Are you thinking about breeding or having a litter after your female? Corda & Asha ​ If you buy a female for breeding from me, I am happy to be your mentor if you don't already have one. Below is a small guide with things to keep in mind that may be helpful before you start. ​ Exhibition I think you should start at the right end, and thus start by exhibiting your female, to get an assessment and see if she is breed typical. You get to know your female's weaknesses and strengths, so you can find a male that can enhance and/or complement her. You also get to learn a lot about the breed by listening to the judges' assessments. At the exhibition, you also meet others of the same breed and can make contacts more easily. You may be able to get tips on a male that suits your female. You might even meet the male there and see what he looks like in real life. If you have bought your female from our breeding, I will be happy to help you before the exhibition. Also on site, if I have the opportunity. Exhibition is time-consuming, expensive and tiring. But very fun! There are long days at the exhibition. ​ Your female ​ If your female was bought as a companion, it is good if you contact your breeder and ask how they feel about breeding your cat. It may be that the breeding quota for the litter has been reached, or there may be some other reason why she is sold for companionship. If it is good to start with breeding, you can also ask if he can imagine being a mentor. A mentor who you can ask for advice, discuss choosing a breeding male, help you with contacts, some practical tips, such as support during childbirth, sexing the kittens, etc. Before mating, your female must be HCM-scanned (at 1 year of age at the earliest), blood typed, FIV and FELv tested negative and have an umbilical hernia certificate, among other things. Nowadays they also test for PKD. (2019) Parasite tests should also be sent to SVA. The female should be at least 1 year old before having her first litter. Therefore, it may be relevant to use birth control pills before it is time for mating, as she can run very loudly. It is good if you get to know your female's running behavior so you know when in the run to go to the male. Females can run very differently, ranging from every other week to three runs in the spring and then take a year off. Ask your breeder how her mother behaved during heat, pregnancy and delivery. Often the daughter is quite similar to her mother. Corda is looking for a male herself at the show and puts her ass in the air! ​ To borrow male Finding a male in a small breed like ours can be difficult. Many who have breeding animals have been active for several years and require that the female, in addition to the tests, is exhibited and that you hold a breed name. It is important that the inbreeding rate is as low as possible, preferably o.oo%. You can easily test this in SVERAK's FindUs, where it is possible to make a trial pairing. The male must have had the same health tests as the female. Registration of the kittens requires a registration notification, copy of the male's pedigree, ID certificate, certificate of normal testicular status and HCM scan. If it is the first time you mate your female, it may be good that the male lives geographically close, as the female can easily get out of heat. If re-pairing is included, you have to think about going back and forth maybe a couple of times if it doesn't work the first time. If you have exhibited your female, you know what type of male to look for. He too should be exposed. When mating, check that all the male's papers are in order and sign the agreement, which can be found on SVERAK's website. The cats must be in good physical and mental condition. You should not breed cats with a bad temperament. You want them to do well in their new homes. It is good to be able to interpret the pedigree to see what lines are in it. You can e.g. look at how many offspring the male has, that approved cats were used in previous breeding, with approved colors. You can also see if there are individuals that appear in the pedigrees of many cats. This means that it can be difficult to find a male that is not related to your female. It is important to think about broadening the breeding base when the breed is so small, so that it does not happen that everyone ends up being related to each other. Recommended number of offspring per year/male is 5% of the year's born kittens, which is 17 kittens/male, when 349 Neva Masquerade were born in 2018. ​ Aanswer and time Kittens are very cute. As a breeder, it is very exciting to see who is in the mother cat's stomach, and very fun to follow the development of the kittens when they are born. It is also interesting to see the outcome of the kittens, if they meet the expectations of the mating combination. But it also means a great responsibility towards your kittens, buyers and not least towards the breed. Keep in mind that if you just want to "take a litter", it means that you become a breeder for that litter. You take on the same responsibility and must do everything a breeder does, which means that you are, among other things, responsible for hidden faults until the kitten turns three years old, according to the law. It requires a lot of knowledge about cat care, breed standards, breeding, diseases, genetics and heredity and health programs that must be followed for many years. Most of the time it goes well, but you also have to include in the calculations everything that can go wrong, e.g. complications during childbirth, deformities and kittens that don't make it. You should think through what your goals are with your breeding. You are obliged to comply with the laws and regulations that apply to genetic defects, e.g. color defect, kinked tail, squint or umbilical hernia. Otherwise, it can damage the entire breeding work for the breed. Even if you intend to sell your cats only as companions, it may happen that one of your kittens goes on to breeding after interest develops. Then you need to know what you are passing on to the breed through your mating, so you don't do more harm than good. Therefore, you must have time to acquire knowledge/take courses, learn laws, regulations and consumer law. You can also count on spending a lot of time on the hill. Time off in connection with the birth, time for socializing the kittens, a lot of time with the buyers who you have to talk to who will also come to visit and then time to plan for the kittens' move. Economy Some of the health tests must be done regularly up to the age of 8. It is a recurring expense. Membership fee to the cat club must be paid. You may want to have a tribal name already for the first litter. Fees for exhibition with travel and hotel also cost. When you have gotten as far as mating, it is time to write a mating contract, with an agreed mating fee. Male cat owners also charge/kitten at approx. 6 weeks of age. Travel costs are added (expect that there may be re-pairing if it is not successful on the first attempt). It is also time to take out breeding insurance that covers unforeseen expenses such as e.g. emergency Caesarean. During pregnancy, you can do an ultrasound and/or x-ray the mother cat to see if she is pregnant/how many kittens there are. When the litter is born, they must have insurance with hidden fault insurance for three years. They must be vaccinated twice and ID marked by a veterinarian, as well as inspected before sale. You must register them in SVERAK so they get their pedigrees. Other costs are food, cat litter, toys, food bowls, extra transport cage, kitten pen and it may be necessary to take time off in connection with the birth until you see that everything is going well at home. Sometimes you also need to supplement feeding kittens. You can also count on some wear and tear at home, things that may need to be replaced. It is good to have a buffer for all the expenses before the litter. My own goal and hope is to go plus-minus-zero financially with my breeding. Pregnancy, delivery, kitten period A cat is pregnant for about 63-68 days. It is counted from the first mating occasion. Signs of pregnancy are that she stops running, gains weight, gets "raspberry teats" (slightly redder and larger teats). She may also become tired and nauseous. During her pregnancy, you can give food adapted to pregnant cats. Let her have free access to food, as smaller and smaller portions can fit in her stomach. Otherwise, she can live as she normally does in order not to be stressed. It is good to prepare a "nesting box" some time before, where she can give birth to her young and spend the first time in. It should be a little out of the way, so she feels that she gets peace and quiet. Then it's just a matter of hoping that she chooses to give birth there. 23 degrees is the recommended temperature in the delivery room. All births must be monitored in case something happens. It is good if you record times and observations in case you need to seek help from a veterinarian if complications arise. Also record when they are born and what they weigh. It is good to follow their curve and to compare with the next litter if you continue breeding. It is good to have the telephone number of the veterinarian at hand. Likewise, scale, wire, sterile scissors to cut the umbilical cord with, clean towels, if necessary. heating pad, phlegm suction, milk substitute and baby bottle in case someone needs support feeding. And something to label the kittens with! For the first three weeks of the kittens' lives, mother cat takes care of everything. You just have to serve her! When the kittens are between 2-9 weeks, it is the most important time for socialization. Then each kitten needs to be given extra time to play and cuddle, so it becomes a cozy cat. A kitten pen from about 3 weeks of age can be good to have before you give them access to a larger area. In the kitten pen you can have food bowls, a box and toys. In the paddock, you can also teach them to become room cleaners. Sell the kittens Time flies with the little charm trolls. One day they turn 14 weeks old, which is the earliest you can sell the kittens. Many feel good about staying a little longer with their mother. When the kitten is to move, it must be fully vaccinated, i.e. 2 times, ID marked, have a pedigree registered in SVERAK and be vet inspected within 7 days. In connection with the sale, you must write a transfer agreement which is available on SVERAK's website under "My pages" and make a change of ownership online on SVERAK's website. The only thing required is the mobile bank ID. ​ It is important to have a good relationship with your buyers so they feel confident to turn to you when needed. If they want help with exhibition, breeding, illness, relocation or just a little guidance during their time as a new cat owner. As I see it, I am available to the buyer of my kitten as long as it lives. ​ SVERAK has an advertisement page called kö where you can advertise your registered kittens. You can also advertise on our rasring website, For NEM, or their local cat club. You can also make your own website or be visible on social media. Many send kitten packages with blankets that smell of mom when the kitten moves. Expect a lot of paperwork. Finally..... There is a lot to think about. But at the same time it is very rewarding! It is a very fun and social hobby with all new contacts with other exhibitors, other breeders and kitten buyers. And everyone else who is interested in your cats! I hope you still want to help improve and strengthen the breed and that you got some guidance. I would also encourage you to read as much about breeding and about your breed as possible, as well as taking the Pawpeds courses. They are very educational. The more knowledge you have, the better you can develop the breed and your breeding, produce even more beautiful, healthier cats and can be a better support to your buyers! The reward for all the work is seeing the new happy owners pick up their kitten! Welcome to our little Neva gang! Links and good literature Cat breeding-breeding and genetics, Ylva Stockelberg, Amrafael Publishers, 2007 For NEM SVERAK Cat now Pawpeds Beginners Corner - Pawpeds Russian House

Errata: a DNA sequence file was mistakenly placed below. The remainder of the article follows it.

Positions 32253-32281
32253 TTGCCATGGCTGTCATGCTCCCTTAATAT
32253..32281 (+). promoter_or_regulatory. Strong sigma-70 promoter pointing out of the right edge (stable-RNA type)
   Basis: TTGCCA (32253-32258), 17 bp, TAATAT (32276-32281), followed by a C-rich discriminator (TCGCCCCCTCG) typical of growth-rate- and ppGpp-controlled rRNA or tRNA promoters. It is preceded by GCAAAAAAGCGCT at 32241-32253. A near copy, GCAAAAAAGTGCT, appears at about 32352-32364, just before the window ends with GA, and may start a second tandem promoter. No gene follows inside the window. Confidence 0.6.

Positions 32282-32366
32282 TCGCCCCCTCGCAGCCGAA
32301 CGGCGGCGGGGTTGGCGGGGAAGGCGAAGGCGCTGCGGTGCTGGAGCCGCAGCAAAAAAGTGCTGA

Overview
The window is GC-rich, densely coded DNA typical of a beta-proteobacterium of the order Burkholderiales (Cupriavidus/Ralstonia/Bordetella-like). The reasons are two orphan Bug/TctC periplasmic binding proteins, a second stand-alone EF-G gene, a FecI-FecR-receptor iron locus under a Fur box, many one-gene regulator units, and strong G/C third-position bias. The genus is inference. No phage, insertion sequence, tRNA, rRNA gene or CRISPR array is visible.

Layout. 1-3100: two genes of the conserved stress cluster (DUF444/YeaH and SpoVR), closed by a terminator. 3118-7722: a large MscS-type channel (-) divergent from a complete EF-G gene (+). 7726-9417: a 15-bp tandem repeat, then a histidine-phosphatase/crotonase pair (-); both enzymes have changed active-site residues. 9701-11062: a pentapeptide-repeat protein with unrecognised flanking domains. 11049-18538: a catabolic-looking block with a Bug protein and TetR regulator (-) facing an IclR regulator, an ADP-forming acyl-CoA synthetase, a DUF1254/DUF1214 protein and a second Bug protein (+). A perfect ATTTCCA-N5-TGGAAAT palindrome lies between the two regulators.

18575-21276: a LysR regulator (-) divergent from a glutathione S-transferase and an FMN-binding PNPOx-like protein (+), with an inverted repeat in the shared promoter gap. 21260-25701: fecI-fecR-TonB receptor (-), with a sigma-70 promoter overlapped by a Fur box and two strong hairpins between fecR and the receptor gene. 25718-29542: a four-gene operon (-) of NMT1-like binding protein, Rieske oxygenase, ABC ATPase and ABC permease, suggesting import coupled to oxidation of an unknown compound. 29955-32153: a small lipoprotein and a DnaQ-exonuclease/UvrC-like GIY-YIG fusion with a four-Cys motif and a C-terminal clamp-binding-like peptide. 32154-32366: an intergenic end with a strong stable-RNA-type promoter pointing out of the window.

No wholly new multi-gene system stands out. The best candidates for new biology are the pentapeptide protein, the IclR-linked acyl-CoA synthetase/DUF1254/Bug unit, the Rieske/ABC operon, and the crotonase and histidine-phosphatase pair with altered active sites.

• B-och C-kullens fotostamtavla | SE*Corda Dreams' Neva Masquerade Göteborg

    B- and C-litter pedigree with photos. By: Ann Iren Bergdal

  • Kattungar |SE*Corda Dreams', Neva Masquerade, Göteborg

    Kittens The A litter The B litter The C litter The D litter The E litter